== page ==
Chitting potatoes indoors
Chitting potatoes is a great way to get an early harvest. This batch of potatoes have been chitting for about 3 weeks. What do they look like now?
My early potatoes are sprouting in paper pots underneath the staircase in my house. It's pretty cold down there, around 50 degrees (10 degrees Celsius) and the potatoes get some light from the grow light nearby.
Chitting potatoes is part of my yearly routine. I try to use as many potatoes as I can to get an early harvest from my healthy plants.
I decided to put the potatoes in paper pots filled with soil on March 10. The results look really great now, around three weeks later. The potatoes have sprouted and developed nice and long roots too.
Read more about potatoes: Homemade potato chips
If you are thinking about chitting potatotes, try starting around 3-5 weeks before you plant them so that the potatoes get a good start. This will help you get an earlier harvest of potatoes too. This spring happened to be very cold so I don't yet know if I can get an early harvest this time. But I think it's going to be earlier than the other potatoes I'm planting at least.
It's not too late to start chitting potatoes now! Watch the video below to learn more:
This variety is called Rocket. It's one of the earliest varieties, and quite generic in taste. It's simply put just an early homegrown potato that tastes like potatoes. Rocket tastes great, just as it is. Like most other tubers you grow at home. I just can't wait until it's time to start harvesting!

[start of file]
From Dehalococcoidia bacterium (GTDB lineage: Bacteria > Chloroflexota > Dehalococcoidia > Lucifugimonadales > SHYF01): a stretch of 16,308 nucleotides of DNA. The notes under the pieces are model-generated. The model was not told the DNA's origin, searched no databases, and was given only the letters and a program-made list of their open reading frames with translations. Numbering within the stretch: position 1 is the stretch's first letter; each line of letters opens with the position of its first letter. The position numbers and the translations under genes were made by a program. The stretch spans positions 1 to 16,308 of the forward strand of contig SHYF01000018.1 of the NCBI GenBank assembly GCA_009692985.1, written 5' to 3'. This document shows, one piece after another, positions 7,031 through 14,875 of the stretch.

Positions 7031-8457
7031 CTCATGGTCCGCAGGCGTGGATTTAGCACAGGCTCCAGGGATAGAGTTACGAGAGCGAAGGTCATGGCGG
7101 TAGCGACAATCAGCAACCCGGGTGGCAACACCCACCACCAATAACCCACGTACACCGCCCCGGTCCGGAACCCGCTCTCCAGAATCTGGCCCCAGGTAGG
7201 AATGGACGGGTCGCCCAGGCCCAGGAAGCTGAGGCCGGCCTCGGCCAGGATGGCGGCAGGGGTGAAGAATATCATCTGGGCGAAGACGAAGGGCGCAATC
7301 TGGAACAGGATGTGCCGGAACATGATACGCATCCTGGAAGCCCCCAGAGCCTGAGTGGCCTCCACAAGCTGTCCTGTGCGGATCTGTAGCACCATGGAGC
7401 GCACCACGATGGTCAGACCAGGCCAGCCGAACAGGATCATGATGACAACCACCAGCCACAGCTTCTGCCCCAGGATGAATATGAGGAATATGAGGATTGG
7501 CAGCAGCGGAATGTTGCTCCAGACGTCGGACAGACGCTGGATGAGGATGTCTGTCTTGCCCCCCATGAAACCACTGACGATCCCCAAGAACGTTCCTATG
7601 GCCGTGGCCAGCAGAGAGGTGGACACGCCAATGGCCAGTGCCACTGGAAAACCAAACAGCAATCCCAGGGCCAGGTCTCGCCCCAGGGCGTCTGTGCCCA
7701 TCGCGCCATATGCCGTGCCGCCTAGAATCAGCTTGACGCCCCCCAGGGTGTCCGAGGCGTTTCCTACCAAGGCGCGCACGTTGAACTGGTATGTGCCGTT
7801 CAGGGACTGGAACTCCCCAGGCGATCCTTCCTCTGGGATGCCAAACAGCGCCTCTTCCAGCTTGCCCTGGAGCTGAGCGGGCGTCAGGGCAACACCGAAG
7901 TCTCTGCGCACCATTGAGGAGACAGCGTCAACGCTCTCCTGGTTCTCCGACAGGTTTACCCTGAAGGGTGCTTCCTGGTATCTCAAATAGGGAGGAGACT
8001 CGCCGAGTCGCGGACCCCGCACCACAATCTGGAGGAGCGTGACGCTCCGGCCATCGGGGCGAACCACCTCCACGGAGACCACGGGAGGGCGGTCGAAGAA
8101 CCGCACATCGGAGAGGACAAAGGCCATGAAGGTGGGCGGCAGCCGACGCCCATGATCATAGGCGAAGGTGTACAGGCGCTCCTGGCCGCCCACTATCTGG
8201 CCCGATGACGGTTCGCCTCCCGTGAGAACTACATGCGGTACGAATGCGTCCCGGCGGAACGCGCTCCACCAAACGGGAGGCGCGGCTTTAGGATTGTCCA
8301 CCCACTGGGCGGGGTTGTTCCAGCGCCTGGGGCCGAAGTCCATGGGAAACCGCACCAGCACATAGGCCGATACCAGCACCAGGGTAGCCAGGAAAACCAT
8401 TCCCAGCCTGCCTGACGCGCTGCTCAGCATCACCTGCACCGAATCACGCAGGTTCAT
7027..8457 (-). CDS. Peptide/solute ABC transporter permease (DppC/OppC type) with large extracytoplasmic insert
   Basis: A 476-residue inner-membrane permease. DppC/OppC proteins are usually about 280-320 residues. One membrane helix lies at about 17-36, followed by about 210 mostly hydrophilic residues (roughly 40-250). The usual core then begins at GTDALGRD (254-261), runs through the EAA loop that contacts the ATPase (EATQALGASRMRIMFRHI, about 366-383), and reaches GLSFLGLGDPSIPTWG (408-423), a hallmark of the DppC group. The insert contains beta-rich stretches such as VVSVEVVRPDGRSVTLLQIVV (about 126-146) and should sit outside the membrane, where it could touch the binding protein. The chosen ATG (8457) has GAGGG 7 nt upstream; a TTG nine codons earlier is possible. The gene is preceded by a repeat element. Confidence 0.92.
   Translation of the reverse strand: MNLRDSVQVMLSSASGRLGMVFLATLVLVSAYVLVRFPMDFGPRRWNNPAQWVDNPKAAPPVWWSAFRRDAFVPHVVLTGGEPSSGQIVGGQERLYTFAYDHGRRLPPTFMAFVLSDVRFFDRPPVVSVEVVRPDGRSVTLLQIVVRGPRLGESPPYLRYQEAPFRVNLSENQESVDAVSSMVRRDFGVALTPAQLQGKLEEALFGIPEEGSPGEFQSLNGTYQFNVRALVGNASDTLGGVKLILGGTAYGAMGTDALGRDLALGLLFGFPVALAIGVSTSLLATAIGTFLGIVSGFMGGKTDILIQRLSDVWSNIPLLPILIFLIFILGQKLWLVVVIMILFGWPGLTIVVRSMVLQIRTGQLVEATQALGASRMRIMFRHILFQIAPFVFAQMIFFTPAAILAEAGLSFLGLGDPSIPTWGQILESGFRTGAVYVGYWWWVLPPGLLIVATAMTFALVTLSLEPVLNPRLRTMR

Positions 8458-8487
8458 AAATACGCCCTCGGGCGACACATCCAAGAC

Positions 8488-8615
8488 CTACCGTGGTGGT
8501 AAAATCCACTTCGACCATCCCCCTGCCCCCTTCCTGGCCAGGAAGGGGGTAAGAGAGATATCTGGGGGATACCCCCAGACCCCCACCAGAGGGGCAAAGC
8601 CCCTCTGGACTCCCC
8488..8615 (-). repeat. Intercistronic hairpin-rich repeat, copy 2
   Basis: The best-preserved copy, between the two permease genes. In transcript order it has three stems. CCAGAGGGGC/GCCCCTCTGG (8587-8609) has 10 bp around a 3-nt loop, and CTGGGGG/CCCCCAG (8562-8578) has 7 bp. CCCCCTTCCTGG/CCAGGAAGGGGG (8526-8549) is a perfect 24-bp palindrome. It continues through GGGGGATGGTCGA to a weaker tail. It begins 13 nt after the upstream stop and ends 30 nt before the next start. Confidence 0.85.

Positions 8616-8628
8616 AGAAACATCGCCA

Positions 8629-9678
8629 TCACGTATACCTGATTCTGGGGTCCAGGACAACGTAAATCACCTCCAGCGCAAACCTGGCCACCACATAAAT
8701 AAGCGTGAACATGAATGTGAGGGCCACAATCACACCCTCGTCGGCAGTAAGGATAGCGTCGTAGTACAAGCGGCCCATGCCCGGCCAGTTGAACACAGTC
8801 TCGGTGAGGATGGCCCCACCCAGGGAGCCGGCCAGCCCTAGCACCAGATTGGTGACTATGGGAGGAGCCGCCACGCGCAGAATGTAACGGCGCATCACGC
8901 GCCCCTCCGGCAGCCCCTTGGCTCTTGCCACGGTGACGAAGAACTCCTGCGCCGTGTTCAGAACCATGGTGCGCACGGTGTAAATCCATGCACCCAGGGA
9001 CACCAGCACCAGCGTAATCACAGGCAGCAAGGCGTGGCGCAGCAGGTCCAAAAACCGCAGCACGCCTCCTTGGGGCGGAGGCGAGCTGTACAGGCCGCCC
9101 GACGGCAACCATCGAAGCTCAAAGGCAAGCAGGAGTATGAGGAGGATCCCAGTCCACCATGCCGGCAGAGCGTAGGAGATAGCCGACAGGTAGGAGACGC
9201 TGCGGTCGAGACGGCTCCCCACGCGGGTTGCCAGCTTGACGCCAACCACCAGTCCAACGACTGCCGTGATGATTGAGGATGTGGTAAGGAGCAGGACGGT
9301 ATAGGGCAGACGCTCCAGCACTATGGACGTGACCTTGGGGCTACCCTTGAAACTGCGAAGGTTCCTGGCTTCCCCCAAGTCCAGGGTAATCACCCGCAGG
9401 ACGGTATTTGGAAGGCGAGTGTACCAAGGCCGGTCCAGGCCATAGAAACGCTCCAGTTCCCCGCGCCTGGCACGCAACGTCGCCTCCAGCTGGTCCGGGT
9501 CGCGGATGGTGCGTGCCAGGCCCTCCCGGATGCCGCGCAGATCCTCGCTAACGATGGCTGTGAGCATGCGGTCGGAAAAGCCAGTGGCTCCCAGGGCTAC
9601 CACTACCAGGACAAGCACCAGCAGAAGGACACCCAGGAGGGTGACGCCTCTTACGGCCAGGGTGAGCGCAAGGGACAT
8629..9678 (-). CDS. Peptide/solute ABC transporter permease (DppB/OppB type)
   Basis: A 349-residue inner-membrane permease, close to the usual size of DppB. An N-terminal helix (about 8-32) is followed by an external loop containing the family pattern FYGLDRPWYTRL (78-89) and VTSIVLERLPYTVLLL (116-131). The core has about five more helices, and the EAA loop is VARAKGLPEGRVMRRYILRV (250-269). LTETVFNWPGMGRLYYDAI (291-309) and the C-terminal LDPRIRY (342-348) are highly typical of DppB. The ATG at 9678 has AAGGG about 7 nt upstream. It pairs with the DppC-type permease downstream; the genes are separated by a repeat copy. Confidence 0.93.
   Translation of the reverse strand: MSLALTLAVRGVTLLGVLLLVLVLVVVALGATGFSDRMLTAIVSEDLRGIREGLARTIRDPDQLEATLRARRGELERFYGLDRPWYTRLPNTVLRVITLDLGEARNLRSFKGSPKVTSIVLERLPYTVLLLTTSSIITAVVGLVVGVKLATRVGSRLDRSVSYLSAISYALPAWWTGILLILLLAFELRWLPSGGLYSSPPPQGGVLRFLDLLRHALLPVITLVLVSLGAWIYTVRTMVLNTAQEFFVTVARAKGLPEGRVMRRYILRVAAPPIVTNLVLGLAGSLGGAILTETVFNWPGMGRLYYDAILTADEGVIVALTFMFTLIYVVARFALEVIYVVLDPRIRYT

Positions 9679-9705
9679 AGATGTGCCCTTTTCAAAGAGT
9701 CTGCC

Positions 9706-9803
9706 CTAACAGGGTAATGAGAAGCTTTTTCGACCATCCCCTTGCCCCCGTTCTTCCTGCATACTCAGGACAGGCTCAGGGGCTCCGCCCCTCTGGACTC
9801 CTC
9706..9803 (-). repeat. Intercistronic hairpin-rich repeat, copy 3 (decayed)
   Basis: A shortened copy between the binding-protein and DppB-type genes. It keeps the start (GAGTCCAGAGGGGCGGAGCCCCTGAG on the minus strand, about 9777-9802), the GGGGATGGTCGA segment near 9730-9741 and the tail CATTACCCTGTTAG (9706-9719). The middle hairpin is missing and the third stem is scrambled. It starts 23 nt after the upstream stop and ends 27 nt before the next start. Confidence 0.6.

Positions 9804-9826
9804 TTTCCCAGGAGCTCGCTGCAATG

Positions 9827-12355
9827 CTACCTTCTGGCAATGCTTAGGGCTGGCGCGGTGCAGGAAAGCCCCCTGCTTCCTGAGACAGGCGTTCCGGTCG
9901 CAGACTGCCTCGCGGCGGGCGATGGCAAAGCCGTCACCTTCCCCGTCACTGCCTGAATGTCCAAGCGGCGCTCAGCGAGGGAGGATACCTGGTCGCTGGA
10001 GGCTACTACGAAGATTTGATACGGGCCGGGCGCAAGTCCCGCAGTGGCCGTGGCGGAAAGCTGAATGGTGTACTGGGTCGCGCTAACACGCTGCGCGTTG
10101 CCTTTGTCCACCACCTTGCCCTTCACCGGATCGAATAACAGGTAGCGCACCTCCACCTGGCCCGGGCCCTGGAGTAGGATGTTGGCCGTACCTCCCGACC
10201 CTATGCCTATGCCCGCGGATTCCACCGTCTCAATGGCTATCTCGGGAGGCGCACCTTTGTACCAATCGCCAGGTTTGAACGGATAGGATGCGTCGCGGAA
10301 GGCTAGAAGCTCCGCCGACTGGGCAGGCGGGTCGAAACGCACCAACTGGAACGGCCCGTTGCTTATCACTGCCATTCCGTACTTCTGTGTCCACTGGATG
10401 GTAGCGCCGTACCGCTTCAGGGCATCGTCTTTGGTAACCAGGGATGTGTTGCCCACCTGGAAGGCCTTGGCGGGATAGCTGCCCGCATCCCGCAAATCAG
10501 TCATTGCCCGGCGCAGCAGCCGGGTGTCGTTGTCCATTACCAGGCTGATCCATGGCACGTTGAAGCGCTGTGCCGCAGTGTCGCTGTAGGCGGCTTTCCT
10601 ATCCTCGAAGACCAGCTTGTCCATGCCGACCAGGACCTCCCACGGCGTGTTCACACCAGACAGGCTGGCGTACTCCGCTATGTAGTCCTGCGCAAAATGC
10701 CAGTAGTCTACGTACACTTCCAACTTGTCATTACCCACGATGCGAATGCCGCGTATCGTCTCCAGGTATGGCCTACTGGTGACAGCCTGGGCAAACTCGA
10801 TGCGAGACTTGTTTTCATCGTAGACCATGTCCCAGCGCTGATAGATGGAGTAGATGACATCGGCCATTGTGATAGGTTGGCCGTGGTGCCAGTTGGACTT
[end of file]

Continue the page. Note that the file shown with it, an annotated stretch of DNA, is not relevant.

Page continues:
I will probably grow this variety in large pots or buckets to get an early harvest. You can carry the pots around and put them in sheltered spots if spring is cold for you too. When I plant my potatoes, either in pots or in my beds, I just put the entire paper pot into the soil. The paper pot will decompose quickly and the potatoes will develop just as well.
I make my paper pots myself, watch this video to learn how:
Are you also going for roots on your potatoes or do you just let them sprout? I have read studies about chitting potatoes that show that you get a much earlier harvest by getting roots on your potatoes, several weeks earlier even. I haven't tried comparing potatoes with and without roots yet, but I'm planning to this year. Two seed potatoes are lying next to my paper pots, and I'm waiting for them to develop roots. They look basically the same as when I put them there. No sprouts yet!
I got a question about how I store seed potatoes that I'm not rooting in soil. I put them in their nets in a paper carton somewhere cold. About as cold as the fridge. The potatoes have already developed little sprouts despite the cold and darkness. But it's too soon to think about planting them yet. I hope you try chitting potatoes too!